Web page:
How to Deal With Difficult Contact-Lens Fits
contact lens fittings
How to Deal With Difficult Contact-Lens Fits
Learn how to identify and address contact-lens fitting challenges.
BY DIANNE M. ANDERSON, O.D., F.A.A.O., Glen Ellyn, Ill.
Many factors contribute to the level of difficulty that a contact-lens (CL) fit may present. These factors are dependent on the patient's corneal and ocular conditions, prescription and demeanor. New contact-lens materials and designs may offer a new set of challenges and discoveries. And, performing corneal topography can inform us of corneal distortions and irregularities, such as astigmatism, that we must address. Once you know a challenge exists, you can approach the CL fitting using the guidance offered here.
Allergies, blepharitis, meibomianitis, persistent keratitis and dry-eye syndrome are very common occurrences in the average practice. These chronic conditions can cause complications with — or become exacerbated by — CL wear. Uncover these conditions during the pretest, so you may deliver proper treatment before or in conjunction with the CL fitting.
Figure 1: This patient displays superficial punctate keratitis (SPK). SPK often results from ocular surface or lid disease such as dry eye syndrome and blepharitis.
Embrace motivated new CL wearers with patience and enthusiasm. These patients will likely require more time for insertion and removal training than your long-time wearers.
Screen patients as they make appointments, so your practice can allot technician time for training. If a patient has an exceptionally difficult time with insertion and removal, reschedule him for another try within a few days.
Assign your most patient technician to children, as these young patients may need extra encouragement. Educate children on their responsibilities for healthy CL wear, such as the importance of following your prescribed cleaning regimen. Prior to the fitting process, have your young patient's parent(s) sign a consent form that reveals he or she not only approves, but will be involved in their child's CL regimen.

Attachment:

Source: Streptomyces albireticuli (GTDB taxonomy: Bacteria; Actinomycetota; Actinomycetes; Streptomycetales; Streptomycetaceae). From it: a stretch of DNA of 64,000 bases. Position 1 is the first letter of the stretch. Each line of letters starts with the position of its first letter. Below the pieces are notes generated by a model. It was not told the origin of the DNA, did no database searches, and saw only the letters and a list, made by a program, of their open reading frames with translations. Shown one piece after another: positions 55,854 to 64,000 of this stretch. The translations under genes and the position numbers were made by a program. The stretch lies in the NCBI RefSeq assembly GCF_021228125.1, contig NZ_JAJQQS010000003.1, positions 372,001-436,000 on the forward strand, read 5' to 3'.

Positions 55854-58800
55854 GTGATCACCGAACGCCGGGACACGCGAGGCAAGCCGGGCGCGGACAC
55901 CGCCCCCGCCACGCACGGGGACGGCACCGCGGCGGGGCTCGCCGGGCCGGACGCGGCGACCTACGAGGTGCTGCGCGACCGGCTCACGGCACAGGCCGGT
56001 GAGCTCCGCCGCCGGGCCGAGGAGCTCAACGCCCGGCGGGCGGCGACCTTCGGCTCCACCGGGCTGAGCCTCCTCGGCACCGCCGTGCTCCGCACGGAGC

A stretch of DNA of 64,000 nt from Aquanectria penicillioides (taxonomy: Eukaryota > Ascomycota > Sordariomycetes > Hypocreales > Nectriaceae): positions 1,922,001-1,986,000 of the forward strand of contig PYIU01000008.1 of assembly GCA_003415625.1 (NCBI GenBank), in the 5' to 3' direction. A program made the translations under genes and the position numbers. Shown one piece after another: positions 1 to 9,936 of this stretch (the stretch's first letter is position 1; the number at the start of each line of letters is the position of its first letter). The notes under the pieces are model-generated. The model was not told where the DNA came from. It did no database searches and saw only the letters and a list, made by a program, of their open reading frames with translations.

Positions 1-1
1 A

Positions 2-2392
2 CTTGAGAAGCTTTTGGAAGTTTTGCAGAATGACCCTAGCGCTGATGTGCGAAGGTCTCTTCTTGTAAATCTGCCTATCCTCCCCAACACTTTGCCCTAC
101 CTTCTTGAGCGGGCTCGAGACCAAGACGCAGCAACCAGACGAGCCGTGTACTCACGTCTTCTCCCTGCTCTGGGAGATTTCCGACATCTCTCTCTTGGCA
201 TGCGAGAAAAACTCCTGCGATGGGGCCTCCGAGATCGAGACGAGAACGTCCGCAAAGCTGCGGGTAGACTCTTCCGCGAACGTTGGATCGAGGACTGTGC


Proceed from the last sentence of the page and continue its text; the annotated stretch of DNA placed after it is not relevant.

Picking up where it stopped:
Start new CL wearers with a two-week or monthly replacement lens, so they practice CL handling, cleaning and disinfection each day.
If this regimen doesn't suit the patient, refit him with a daily disposable lens (prescription permitting) at a follow-up visit.
Not every patient responds well to silicone hydrogel CLs. Adverse reactions in patients with dry eyes or prevalent lid disease are blurred vision with persistent superficial punctate keratitis (SPK) (see figure 1). Friction from high-modulus silicone hydrogel CLs may cause increased lens awareness and giant papillary conjunctivitis (GPC) or superior epithelial arcuate lesions if the CL edge interferes with the superior limbus. If you discover an adverse condition that you attribute to the contact lens, initiate treatment and consider providing an alternative CL material.
High prescription options
High prescriptions frequently fall outside the parameters of most soft spherical and toric CL prescription ranges, forcing you to choose an alternative material (i.e., rigid gas permeable, hybrid) or replacement modality (quarterly, annual) that will best suit your patient.
To find out more information about high prescription CLs, check Tylers Quarterly Soft Contact Lens Parameter Guide, and talk to your CL sales representatives.